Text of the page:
RIYADH, Saudi Arabia – Saudi Arabia's (search) ruling crown prince warned Islamic militants Tuesday that the kingdom planned shortly to deploy more security forces than they had ever faced before.
"Be assured that the kingdom has enough men whom you haven't seen so far, but within the coming few days you will see them," Crown Prince Abdullah (search) told the militants, whose attacks have increased during the past three months. His remarks were televised.
Westerners in Saudi Arabia are responding to the attacks by moving to high-security compounds or even to Bahrain (search), and by pushing for the right to armed private guards, according to diplomats and real estate agents.
Western embassies in Riyadh (search), the Saudi capital, are negotiating with the government for a relaxation of the ban on private security guards carrying firearms, a Western diplomat said, speaking on condition of anonymity.
Some Westerners have expressed concern that terrorist sympathizers may have infiltrated the Saudi security services, the diplomat said.
Security forces arrested a militant Tuesday north of Riyadh as they stepped up their presence in and around the city in a hunt for the kidnappers of Paul Johnson (search), an American who was abducted Saturday by a group calling itself Al Qaeda (search) in the Arabian Peninsula.
Security officials said the militant was detained in the King Fahd district, but it was not immediately clear whether the detainee was connected to the recent terror attacks.
Johnson, 49, of Stafford Township, N.J., was employed by Lockheed Martin and worked on Apache helicopters.
The day he was seized, Islamic militants shot dead another American, Kenneth Scroggs, from Laconia, N.H., in his garage. Scroggs was the third Westerner killed in a week, after the shooting death of an Irish cameraman for the British Broadcasting Corp. on June 6 and another American who was killed in his garage June 8.
Soldiers with automatic rifles guarded government buildings and manned check points in the city on Tuesday. Other security forces were searching houses where Johnson might be held, a Saudi official said, speaking on a condition of anonymity.
The Interior Ministry set up a hot line to receive information about Johnson or possible terrorist attacks.
In his appearance on television, the crown prince addressed a group of writers, intellectuals and clerics, urging them to take a proactive position against Islamic militancy.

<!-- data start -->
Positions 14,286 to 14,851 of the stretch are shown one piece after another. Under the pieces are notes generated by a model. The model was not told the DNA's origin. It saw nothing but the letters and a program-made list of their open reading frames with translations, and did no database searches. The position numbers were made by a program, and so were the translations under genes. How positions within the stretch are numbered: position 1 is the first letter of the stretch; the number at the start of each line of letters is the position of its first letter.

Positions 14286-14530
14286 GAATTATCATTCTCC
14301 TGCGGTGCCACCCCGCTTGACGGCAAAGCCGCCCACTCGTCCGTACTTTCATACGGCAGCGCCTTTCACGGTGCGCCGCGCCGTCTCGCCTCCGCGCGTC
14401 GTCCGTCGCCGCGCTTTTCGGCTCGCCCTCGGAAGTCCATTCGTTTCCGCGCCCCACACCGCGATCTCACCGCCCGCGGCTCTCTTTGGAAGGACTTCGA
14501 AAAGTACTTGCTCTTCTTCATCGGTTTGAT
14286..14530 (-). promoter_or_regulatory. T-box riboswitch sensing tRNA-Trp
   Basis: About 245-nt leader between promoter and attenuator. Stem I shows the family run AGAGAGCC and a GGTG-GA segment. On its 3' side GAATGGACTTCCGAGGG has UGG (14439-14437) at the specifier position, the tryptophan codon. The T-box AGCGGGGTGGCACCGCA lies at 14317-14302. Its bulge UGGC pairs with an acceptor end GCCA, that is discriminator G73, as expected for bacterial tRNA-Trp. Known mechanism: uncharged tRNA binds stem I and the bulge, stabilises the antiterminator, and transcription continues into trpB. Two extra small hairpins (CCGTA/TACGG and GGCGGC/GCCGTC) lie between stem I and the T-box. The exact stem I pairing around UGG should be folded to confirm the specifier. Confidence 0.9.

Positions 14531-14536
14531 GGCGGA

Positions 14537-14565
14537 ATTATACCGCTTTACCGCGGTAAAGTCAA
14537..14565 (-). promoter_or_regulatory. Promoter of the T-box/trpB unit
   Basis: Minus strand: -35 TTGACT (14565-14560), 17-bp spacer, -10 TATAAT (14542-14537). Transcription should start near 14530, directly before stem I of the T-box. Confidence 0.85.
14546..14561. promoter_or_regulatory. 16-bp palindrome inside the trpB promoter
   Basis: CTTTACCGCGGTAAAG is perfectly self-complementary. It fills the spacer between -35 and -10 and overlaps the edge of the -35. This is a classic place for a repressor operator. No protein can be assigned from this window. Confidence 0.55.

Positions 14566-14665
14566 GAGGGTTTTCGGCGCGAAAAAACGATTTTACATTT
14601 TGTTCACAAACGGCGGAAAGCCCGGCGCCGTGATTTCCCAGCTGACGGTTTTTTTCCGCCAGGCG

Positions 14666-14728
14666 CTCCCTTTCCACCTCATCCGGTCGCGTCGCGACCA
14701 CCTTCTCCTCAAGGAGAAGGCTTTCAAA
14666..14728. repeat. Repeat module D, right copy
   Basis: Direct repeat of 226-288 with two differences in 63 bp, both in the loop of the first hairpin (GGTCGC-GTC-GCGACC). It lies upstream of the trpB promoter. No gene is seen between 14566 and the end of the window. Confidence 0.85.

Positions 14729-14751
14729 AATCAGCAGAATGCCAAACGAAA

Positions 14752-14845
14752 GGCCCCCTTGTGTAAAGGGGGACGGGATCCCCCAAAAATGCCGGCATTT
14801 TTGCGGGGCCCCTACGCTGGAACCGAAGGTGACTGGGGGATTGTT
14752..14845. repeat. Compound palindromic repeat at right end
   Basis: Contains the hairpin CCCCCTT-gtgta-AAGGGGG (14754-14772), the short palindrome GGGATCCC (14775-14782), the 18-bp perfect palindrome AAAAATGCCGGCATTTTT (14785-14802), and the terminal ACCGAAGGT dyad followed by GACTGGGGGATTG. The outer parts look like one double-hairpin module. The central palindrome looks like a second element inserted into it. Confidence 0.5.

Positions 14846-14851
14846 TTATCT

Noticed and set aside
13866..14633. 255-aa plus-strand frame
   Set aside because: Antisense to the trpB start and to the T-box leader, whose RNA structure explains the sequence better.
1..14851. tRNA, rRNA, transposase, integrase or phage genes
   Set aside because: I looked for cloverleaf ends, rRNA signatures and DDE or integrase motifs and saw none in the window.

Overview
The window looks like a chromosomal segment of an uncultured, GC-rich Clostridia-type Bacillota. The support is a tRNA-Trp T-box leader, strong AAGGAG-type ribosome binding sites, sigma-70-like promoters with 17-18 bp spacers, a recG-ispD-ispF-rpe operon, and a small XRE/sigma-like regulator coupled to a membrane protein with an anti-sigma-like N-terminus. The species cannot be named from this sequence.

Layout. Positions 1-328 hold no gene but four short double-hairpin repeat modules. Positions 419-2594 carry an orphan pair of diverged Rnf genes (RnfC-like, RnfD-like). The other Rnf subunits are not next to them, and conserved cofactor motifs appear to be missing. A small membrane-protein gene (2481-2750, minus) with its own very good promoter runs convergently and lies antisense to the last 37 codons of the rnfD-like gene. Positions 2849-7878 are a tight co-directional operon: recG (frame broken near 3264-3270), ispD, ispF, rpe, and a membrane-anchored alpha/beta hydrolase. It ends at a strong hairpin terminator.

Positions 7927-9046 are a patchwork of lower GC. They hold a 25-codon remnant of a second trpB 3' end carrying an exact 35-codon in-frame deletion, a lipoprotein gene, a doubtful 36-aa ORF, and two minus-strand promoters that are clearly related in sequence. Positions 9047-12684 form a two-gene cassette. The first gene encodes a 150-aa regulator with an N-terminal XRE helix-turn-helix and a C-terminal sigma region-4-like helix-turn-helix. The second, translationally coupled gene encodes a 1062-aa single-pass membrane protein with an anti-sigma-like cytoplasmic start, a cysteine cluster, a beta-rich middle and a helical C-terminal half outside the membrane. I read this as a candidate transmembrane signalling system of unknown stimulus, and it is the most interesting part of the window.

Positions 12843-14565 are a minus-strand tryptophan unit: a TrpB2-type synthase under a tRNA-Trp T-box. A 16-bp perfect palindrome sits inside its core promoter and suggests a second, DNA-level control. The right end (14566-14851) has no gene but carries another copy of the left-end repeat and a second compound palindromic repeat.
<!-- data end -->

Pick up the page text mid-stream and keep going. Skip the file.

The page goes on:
"What is required from you as brothers, as clerics, as writers, is not to be silent," Abdullah said. "Silence is a crime against your religion, against your country and against your people."
The U.S. Embassy in Riyadh has advised Americans to leave Saudi Arabia, and Britain has authorized the voluntary departure of its nonessential embassy staff and their families.
"There is no overcrowding at consulates and there is no panic among Westerners to leave," a Western diplomat said, speaking on condition of anonymity.
An estimated 35,000 Americans have been working in Saudi Arabia. It was not clear how many have left since the terror attacks became more frequent in April. Western diplomats said Monday that Americans and others were leaving in response to the violence, but that it could not be described as an exodus.
A real estate agent in Riyadh told The Associated Press that Westerners were moving from parts of the capital seen as less secure to walled compounds and upscale neighborhoods with greater security.
"They will feel safer as more security forces are deployed [in those areas]," the real estate agent said, speaking on a condition of anonymity.
Foreigners who work in the oil industry, and live on the eastern coast of Saudi Arabia, have even crossed international borders to sleep soundly.
"Foreigners working in the oil industry have been renting houses in neighboring Bahrain," a second real estate agent told the AP. "They finish their work and come back the next day."
Bahrain is just a 30-minute drive across the 18-mile King Fahd Causeway from eastern Saudi Arabia.